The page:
Do You Know Italian For Hello?


Italian for hello is “ciao”, pronounced “Chow”. Congratulations – you just started learning Italian! It might sound strange, but this is all language learning really is: making the decision that you’re going to learn, and then doing it! Avoid making the very common mistake of getting bogged down with tricky grammar rules and masses of verb conjugation. The best piece of advice you can take if you want to learn Italian is to start small, get a feel for the language, and learn small, short, simple words and phrases that are going to be immediately useful to you. The seemingly simple things like the ability to say thank you, or please, or hello in Italian are actually massive cornerstones in your learning. They’ll provide the foundation on which you build your knowledge of the language. Don’t be scared to dive in!

Getting yourself familiar with the basics first is a great way of learning a new language. If you’re heading to Italy, then let’s face it, it won’t be much good if you know how to conjugate twenty verbs but can’t say “Hello!” or “Excuse me, where are the toilets?”!

Thanks to the great selection of language learning tools, software and sites available online, you won’t ever be stuck for a study programme to follow. Many of them will provide you with pronunciation guides, vocab lists, writing exercises, and listening practice, so you can feel free to take it all at your own pace. A word of caution, though – be careful with that freedom! A common mistake is for beginners to launch themselves headfirst into learning Italian with great enthusiasm, so that the initial study sessions are an hour or two long, sometimes twice or three times a day. This sets a precedent that, for most people is completely unrealistic and near impossible to keep up over time! You are not going to become fluent in a week. It does take time, but the key is to study regular, but manageable amounts of information, and not lengthy periods of intense study. That’s why it’s really not so silly for me to tell you that by learning the Italian for hello, you’re making real progress!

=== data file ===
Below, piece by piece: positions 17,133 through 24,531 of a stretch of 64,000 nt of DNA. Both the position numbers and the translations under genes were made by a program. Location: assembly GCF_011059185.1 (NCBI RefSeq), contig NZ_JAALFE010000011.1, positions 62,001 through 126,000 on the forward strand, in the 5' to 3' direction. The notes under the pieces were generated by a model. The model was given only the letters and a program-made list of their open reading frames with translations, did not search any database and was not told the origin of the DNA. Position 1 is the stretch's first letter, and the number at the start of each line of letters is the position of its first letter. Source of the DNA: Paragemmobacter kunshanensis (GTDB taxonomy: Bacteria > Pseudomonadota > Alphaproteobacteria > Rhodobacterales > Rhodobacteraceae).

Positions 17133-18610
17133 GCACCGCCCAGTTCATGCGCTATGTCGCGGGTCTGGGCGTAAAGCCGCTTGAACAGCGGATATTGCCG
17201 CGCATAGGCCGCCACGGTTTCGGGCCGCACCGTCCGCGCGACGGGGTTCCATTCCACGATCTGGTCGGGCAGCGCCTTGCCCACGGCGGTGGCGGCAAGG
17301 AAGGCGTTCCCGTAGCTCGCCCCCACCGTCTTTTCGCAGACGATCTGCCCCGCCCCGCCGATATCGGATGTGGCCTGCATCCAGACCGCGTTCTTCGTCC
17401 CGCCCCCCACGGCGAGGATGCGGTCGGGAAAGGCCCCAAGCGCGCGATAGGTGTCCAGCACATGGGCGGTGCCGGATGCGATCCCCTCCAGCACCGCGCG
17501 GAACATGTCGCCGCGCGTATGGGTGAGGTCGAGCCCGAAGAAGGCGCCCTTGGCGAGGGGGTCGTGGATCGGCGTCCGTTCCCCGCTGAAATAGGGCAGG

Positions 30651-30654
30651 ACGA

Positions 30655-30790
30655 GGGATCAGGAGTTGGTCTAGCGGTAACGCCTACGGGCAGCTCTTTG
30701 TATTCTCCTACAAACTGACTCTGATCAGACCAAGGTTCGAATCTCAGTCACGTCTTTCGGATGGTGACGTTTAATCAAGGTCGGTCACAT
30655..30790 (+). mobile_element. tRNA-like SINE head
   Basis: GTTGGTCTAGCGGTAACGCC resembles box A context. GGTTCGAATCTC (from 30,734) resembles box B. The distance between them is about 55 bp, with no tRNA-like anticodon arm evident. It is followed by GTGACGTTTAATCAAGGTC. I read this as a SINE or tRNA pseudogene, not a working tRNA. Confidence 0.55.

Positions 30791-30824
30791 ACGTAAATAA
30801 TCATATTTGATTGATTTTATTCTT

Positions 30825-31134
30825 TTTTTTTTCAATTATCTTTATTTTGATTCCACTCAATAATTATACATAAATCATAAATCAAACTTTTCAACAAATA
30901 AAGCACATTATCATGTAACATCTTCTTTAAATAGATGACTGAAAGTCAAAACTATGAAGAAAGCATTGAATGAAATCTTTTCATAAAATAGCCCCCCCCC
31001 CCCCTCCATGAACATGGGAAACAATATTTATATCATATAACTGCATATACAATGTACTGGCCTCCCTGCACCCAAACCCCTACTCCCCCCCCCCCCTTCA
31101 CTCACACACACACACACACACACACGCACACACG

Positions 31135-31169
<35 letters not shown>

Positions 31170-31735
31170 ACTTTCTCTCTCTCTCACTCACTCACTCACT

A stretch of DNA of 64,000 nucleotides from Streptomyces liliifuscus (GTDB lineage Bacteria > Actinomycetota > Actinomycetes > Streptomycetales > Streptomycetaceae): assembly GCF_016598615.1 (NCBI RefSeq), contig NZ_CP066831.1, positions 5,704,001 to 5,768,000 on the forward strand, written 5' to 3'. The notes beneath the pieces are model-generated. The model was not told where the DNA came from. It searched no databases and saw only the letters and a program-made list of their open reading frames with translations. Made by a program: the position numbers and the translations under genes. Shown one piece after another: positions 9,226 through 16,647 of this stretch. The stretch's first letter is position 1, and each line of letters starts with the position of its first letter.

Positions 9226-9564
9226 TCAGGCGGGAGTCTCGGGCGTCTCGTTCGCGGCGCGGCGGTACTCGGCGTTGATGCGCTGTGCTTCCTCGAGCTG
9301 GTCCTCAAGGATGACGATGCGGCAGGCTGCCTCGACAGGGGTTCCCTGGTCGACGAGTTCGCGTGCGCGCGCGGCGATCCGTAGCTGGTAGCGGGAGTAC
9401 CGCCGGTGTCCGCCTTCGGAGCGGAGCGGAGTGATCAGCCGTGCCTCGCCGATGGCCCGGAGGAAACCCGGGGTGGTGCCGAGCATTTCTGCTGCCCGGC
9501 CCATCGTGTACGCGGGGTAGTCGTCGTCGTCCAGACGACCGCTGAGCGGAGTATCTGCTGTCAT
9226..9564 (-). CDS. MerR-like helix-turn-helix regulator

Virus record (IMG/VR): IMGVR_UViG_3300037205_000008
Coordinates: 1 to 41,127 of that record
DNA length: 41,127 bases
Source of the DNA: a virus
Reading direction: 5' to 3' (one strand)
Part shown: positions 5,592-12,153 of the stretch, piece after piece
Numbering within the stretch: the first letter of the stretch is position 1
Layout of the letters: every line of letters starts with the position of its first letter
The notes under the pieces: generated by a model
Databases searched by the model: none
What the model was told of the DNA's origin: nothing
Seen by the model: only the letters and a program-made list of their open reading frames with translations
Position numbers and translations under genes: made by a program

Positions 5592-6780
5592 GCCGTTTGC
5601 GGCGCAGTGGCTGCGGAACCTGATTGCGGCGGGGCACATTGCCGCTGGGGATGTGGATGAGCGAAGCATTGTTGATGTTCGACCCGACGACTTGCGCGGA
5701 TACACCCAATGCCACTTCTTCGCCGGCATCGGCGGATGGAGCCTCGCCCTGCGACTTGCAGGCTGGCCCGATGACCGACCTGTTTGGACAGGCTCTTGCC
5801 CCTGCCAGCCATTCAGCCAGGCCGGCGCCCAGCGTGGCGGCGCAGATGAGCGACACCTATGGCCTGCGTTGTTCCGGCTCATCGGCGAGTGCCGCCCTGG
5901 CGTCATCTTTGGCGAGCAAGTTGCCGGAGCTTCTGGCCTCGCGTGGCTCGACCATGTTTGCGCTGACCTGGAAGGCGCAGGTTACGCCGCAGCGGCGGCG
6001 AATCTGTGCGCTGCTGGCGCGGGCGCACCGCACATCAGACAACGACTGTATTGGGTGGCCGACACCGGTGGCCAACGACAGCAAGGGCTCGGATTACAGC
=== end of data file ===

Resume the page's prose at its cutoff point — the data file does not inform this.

As you work your way through a course, it’s important that you keep reviewing what you’ve learned so far, and revising it. This has two main functions: Firstly it ensures you have not forgotten what you previously learned and secondly, it helps you to retain the words in your head, which in turn will make you feel more comfortable and familiar with the language. That’s ultimately where your fluency will come from. So build that vocabulary up gradually, and don’t be embarrassed to start with something so simple as Italian for hello. See it as the first building block of many

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